subquery = PatientDiagnosis.objects.requires_any(diagnosis)
diagnoses = Diagnosis.objects.filter(id__in=subquery)

_The above is a bit verbose and the plan is for abstraction to be a bit more transparent._

This utilizes the index and returns all diagnoses that match the condition explictly or any of the descedents of the diagnosis of interest.

## Manager Methods

harvest-vocab defines five methods to support hierarchy-based queries and exposes them via the `ItemThroughManager` class.

- `requires_any(values)` - Corresponds to the `IN` clause (defined for completeness)
- `excludes_any(values)` - Corresponds to the `NOT IN` clause
- `requires_all(values)` - Requires all values to match
- `excludes_all(values)` - Requires all vlaues to _not_ match
- `only(values)` - Matches if the object _only_ contains the specified values

## Harvest Integration

Harvest-Vocab comes bundled with a custom Avocado translator which exposes custom operators corresponding to the above manager methods. The translator must be subclassed and the `through_model` class attribute must be set:

from avocado.query.translators import registry
from vocab.translators import VocabularyTranslator
from myapp.models import PatientDiagnosis

class DiagnosisTranslator(VocabularyTranslator):
through_model = PatientDiagnosis


To support the [harvest-vocab-client](, endpoints must be defined for the client components to query. Include the `vocab.urls` in the `ROOT_URLCONF` patterns:

from django.conf.urls import url, reverse, patterns

urlpatterns = patterns('',
# Other url patterns...

url(r'^vocab/', include('vocab.urls')),

In addition, define the `VOCAB_FIELDS` setting which is a list/tuple of Avocado field IDs that are supported.

## Implementation

The custom operators are implemented using SQL `CASE` statements. An example output for an _requires all_ query would look something like this. Although this query may look daunting, the important bits are only the summed `CASE` statements combined with the `WHERE` condition for those expressions, e.g. `sc1` and `sc5`. To handle the hierarchical nature of the data (in this case [ICD9 codes](, the index table is being used which enables matching against the item itself (via `"item_id" = 1`) or a descendent of the item (via `"parent_id" = 1`).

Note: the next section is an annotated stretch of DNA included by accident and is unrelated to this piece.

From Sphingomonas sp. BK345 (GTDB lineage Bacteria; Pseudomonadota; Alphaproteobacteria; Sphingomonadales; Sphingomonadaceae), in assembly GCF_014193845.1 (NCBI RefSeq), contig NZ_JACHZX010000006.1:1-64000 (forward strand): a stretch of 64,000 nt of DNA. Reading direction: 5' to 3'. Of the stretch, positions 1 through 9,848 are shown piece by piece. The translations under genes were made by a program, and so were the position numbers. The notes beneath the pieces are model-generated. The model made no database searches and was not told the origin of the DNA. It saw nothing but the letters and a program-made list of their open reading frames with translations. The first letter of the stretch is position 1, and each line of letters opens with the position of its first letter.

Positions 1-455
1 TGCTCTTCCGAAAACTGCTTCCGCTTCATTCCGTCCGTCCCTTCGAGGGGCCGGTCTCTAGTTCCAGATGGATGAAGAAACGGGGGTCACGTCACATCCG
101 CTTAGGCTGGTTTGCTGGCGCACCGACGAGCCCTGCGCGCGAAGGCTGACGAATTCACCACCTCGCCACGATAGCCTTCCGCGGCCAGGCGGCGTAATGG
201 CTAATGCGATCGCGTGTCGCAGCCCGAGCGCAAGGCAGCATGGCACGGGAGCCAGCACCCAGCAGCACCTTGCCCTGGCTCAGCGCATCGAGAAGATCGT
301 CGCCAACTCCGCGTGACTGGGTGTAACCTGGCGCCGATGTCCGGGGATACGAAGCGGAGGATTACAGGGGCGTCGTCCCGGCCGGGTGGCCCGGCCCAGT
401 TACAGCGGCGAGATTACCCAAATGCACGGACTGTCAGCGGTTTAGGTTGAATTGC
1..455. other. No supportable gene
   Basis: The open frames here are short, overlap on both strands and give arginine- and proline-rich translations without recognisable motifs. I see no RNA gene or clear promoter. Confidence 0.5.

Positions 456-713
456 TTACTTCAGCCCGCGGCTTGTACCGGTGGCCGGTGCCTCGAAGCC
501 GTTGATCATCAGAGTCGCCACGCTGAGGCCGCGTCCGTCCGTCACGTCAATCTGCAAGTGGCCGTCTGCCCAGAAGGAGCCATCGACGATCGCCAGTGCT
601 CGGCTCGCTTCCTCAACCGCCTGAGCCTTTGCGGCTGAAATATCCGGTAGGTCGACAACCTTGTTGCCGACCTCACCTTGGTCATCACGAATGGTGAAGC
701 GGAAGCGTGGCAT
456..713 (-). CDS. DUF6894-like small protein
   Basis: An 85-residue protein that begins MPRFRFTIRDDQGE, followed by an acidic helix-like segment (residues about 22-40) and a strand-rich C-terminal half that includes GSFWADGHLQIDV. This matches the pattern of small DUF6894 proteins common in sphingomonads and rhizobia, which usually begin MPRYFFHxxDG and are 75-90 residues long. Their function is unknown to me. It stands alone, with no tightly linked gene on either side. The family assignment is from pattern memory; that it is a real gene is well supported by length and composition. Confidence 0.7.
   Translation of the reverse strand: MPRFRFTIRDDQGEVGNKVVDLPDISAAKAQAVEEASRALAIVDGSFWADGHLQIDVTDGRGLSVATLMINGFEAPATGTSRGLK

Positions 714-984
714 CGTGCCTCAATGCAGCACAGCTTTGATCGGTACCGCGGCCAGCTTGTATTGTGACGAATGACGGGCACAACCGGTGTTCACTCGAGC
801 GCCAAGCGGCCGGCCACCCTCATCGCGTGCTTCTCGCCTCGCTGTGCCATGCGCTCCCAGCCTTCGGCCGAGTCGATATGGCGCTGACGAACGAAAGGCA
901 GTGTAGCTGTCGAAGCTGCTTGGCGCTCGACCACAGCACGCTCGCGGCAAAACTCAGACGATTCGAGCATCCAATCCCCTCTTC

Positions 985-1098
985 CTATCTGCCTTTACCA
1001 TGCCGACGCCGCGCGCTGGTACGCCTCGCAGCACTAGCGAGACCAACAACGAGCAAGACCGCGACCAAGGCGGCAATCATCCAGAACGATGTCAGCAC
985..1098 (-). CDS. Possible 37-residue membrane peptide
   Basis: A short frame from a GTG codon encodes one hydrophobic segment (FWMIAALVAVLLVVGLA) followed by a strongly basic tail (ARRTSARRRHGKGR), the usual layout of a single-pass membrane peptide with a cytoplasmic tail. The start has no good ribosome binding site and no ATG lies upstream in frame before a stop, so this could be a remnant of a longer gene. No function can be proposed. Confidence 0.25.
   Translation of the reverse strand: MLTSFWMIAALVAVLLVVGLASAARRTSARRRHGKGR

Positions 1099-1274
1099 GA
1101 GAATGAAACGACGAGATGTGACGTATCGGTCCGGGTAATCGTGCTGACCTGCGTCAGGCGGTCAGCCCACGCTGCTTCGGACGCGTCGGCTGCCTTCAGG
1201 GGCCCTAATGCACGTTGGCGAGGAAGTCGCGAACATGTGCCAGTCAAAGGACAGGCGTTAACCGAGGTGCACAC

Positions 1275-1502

SELECT DISTINCT "core_person"."id",
FROM "core_person",
WHERE "core_person"."id" = "core_subject"."person_id"
AND "core_subject"."id" IN (
SELECT "patient_id"
SELECT "patient_id",
WHEN "core_diagnosisindex"."item_id" = 1 THEN 1
WHEN "core_diagnosisindex"."parent_id" = 1 THEN 1
) AS "sc1",
WHEN "core_diagnosisindex"."item_id" = 5 THEN 1
WHEN "core_diagnosisindex"."parent_id" = 5 THEN 1
) AS "sc5",
FROM "core_patientdiagnosis"
INNER JOIN "core_diagnosisindex" ON ("core_patientdiagnosis"."diagnosis_id" = "core_diagnosisindex"."item_id" )
GROUP BY "patient_id"
) AS T
WHERE "sc1" > 0
AND "sc5" > 0

The difference between operators are simply the whether the condition is negated and how many are required to match.

- **requires all** - An item must match at least once for all items
- **requires any** - An item must match at least once for any items (equivalent to the `IN` clause)
- **excludes all** - An item must not match for all items
- **excludes any** - An item must not match for any items (equivalent to the `NOT IN` clause)
- **only** - An item must match only once for all items and nothing else

## Resources

Harvest-vocab come with two custom resource classes intended to override the default Serrano values resource for fields. The primary resource exposes a superset of Serrano's `FieldValuesResource` to ensure compatibility. The superset exposes `_links` and `id` properties. The `_links` object enables it to be crawled and used for descendending in the hierarchy if the `children` entry is present (it is not below). Below is an example representation:

"_links": {
"parent": {
"href": "http://localhost:8000/api/fields/2209/values/"
"self": {
"href": "http://localhost:8000/api/fields/2209/values/190/"
"id": 190,
"value": 190